AddBuild: How to Build an Eco-Friendly House

Eco Friendly House AddBuild

When Kermit the frog sang, ‘It’s not easy being green,’ he was talking about skin colour, not the building game! While an ecologically sound home may not be on the top of your list of priorities, there are many reasons why going green should be a renovation consideration.

Environmentally sensitive homes use water and energy more efficiently, are warmer in winter and cooler in summer, they’re healthier to live in and save the owners serious money year in, year out.

 During the construction phase of an extension, addition or renovation, a green building project will also reduce and/or recycle waste.

The GreenSmart principles relate to 8 key areas – some relate to how the property will work once construction is completed, while others relate to how the building process itself will be carried out. They include:

  • management of energy and water
  • indoor air quality
  • material selection
  • universal design
  • landscaping
  • stormwater management, and
  • resource efficient practice

If you want your home to receive GreenSmart accreditation, you’ll need to get in touch with an HIA GreenSmart Professional before you submit your plans to council.

Even if going the whole hog isn’t part of your plan, have a quick look over the following ideas.  In many ways, applying GreenSmart suggestions is just a matter of old fashioned common sense.

Orientation and Solar Benefits

Firstly, check the orientation of your proposed changes. If possible, the areas you spend the most time in should face north so you capitalise on passive solar access. Clever eave design and overhangs will ensure that sun penetration is maximised in winter and minimised in summer. This cuts heating bills and reduces your reliance on artificial cooling.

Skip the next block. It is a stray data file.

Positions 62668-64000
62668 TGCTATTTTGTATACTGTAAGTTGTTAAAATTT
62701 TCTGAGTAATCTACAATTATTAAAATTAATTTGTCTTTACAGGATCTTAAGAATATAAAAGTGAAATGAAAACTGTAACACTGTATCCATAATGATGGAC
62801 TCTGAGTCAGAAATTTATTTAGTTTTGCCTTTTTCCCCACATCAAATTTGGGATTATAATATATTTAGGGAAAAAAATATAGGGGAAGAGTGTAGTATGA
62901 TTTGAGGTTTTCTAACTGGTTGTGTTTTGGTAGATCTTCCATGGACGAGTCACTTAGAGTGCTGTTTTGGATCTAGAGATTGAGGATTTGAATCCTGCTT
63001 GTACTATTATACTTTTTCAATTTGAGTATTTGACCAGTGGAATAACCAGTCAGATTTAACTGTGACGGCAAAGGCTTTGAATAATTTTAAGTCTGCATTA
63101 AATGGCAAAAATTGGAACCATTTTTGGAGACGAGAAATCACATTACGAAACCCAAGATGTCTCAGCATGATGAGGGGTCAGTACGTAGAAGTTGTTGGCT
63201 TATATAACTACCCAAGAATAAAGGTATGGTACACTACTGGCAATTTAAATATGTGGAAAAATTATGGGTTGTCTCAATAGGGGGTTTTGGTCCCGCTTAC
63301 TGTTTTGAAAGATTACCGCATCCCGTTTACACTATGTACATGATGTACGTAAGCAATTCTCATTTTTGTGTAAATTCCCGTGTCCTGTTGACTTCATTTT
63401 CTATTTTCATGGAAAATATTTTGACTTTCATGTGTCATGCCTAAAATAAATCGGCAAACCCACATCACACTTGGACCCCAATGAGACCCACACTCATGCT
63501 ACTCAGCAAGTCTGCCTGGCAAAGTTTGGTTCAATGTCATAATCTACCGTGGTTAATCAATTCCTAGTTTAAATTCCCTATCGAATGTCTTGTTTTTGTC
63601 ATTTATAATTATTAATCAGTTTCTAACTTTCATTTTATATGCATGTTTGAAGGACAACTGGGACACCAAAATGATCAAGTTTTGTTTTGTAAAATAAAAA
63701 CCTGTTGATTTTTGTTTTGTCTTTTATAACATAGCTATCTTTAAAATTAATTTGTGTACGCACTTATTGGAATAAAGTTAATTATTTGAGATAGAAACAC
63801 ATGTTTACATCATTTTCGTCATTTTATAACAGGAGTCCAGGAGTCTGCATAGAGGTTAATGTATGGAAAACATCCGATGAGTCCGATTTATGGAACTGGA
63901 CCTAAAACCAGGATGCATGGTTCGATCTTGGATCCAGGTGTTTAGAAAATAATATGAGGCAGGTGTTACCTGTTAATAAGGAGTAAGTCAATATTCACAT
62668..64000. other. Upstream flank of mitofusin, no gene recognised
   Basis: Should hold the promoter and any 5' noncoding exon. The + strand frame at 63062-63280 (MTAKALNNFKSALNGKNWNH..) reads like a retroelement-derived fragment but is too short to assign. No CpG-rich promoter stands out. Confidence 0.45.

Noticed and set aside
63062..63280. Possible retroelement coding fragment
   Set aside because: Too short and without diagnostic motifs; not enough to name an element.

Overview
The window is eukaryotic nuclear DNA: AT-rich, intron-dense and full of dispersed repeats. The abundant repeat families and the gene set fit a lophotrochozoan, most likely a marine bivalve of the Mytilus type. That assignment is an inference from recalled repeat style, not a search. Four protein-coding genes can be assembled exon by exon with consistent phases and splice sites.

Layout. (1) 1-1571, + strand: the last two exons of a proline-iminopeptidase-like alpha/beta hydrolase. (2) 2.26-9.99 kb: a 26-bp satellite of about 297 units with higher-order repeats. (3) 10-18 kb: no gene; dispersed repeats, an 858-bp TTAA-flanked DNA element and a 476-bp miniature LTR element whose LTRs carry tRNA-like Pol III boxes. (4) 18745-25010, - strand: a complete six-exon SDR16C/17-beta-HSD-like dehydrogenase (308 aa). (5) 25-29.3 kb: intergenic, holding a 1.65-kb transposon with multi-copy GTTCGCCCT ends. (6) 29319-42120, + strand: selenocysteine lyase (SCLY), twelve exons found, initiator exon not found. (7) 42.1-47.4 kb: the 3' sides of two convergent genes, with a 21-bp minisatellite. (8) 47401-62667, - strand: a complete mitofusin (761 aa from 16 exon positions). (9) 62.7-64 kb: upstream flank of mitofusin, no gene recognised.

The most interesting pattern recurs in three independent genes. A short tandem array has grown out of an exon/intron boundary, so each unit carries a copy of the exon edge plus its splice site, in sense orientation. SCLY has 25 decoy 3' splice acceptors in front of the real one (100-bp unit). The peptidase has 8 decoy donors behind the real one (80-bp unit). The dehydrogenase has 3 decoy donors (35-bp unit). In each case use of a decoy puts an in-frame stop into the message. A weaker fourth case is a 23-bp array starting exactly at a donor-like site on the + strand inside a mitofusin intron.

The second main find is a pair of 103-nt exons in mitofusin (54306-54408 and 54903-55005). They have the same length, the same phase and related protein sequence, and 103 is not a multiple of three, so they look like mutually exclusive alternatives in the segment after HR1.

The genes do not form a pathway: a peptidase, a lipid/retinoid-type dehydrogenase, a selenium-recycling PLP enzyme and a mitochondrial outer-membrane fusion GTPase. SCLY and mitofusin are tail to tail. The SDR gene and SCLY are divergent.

Also look at what trees currently surround this area of your site; if you already have an established tree, investigate whether judicious pruning or crown lifting might improve the amount of sun you receive. If you’re in the landscaping market, a deciduous tree that loses its leaves in winter is the better choice.


Next on the green housing agenda is insulation and thermal mass. No matter where you live, good insulation is imperative as it inhibits both heat loss and heat gain through floors and flooring systems, roofs and walls. During winter, your home can lose up to 35 per cent of its residual heat through inadequate ceiling insulation, up to 25 per cent through your walls and up to 20 per cent through your floors. By insulating these elements, you can reduce heat loss and effectively ‘cocoon’ your home.

You can always contact AddBuild for advice on how to properly insulate your house to ensure that you preserve as much heat as possible, making a big difference in your electricity and heating bills.

Thermal Mass

Thermal mass on the other hand, refers to materials such as concrete, bricks, tiles and rammed earth and their capacity to absorb heat during the day. Correctly positioned, on the inside of the building, materials with a high thermal mass will cool your house during the day. As the temperature lowers in the evening, this stored heat is re-emitted, keeping you warm and cosy. When thermal mass and insulation work together, you’ll see significant savings when your gas and electricity bills arrive each month.


Your choice of flooring is another way to improve the environmental attributes of your home. Carpeting, for instance, blocks the re-radiance of heat and acts as an insulating layer, which makes tiles and concrete floors a better choice if maximising your thermal mass is a priority. However, if your floors are timber, which stores heat poorly, carpet is an excellent choice as it will complement and improve the performance of the insulation below.

The AddBuild Master Builders have extensive experience in flooring works that find the best possible insulation solutions, while still taking into account comfort and individual preferences of clients, so you can contact us for any consultations on the matter.


Ventilation is another key area to consider. Sustainable design aims to enhance the occupants’ experience by improving air quality in and around the home. This can be achieved by using mechanical methods, like ceiling fans, externally ducted exhaust fans or roof mounted systems that extract hot air from the ceiling cavity, to complement natural cross breezes. Minimising draughts and gaps around windows, doors and exhaust fans can also reduce heat loss by up to 25 per cent.

Planning and carrying out a home extension, addition or renovation can be an expensive undertaking. The beauty of going green is that your ongoing cost of living comes down through the many savings that can be achieved.

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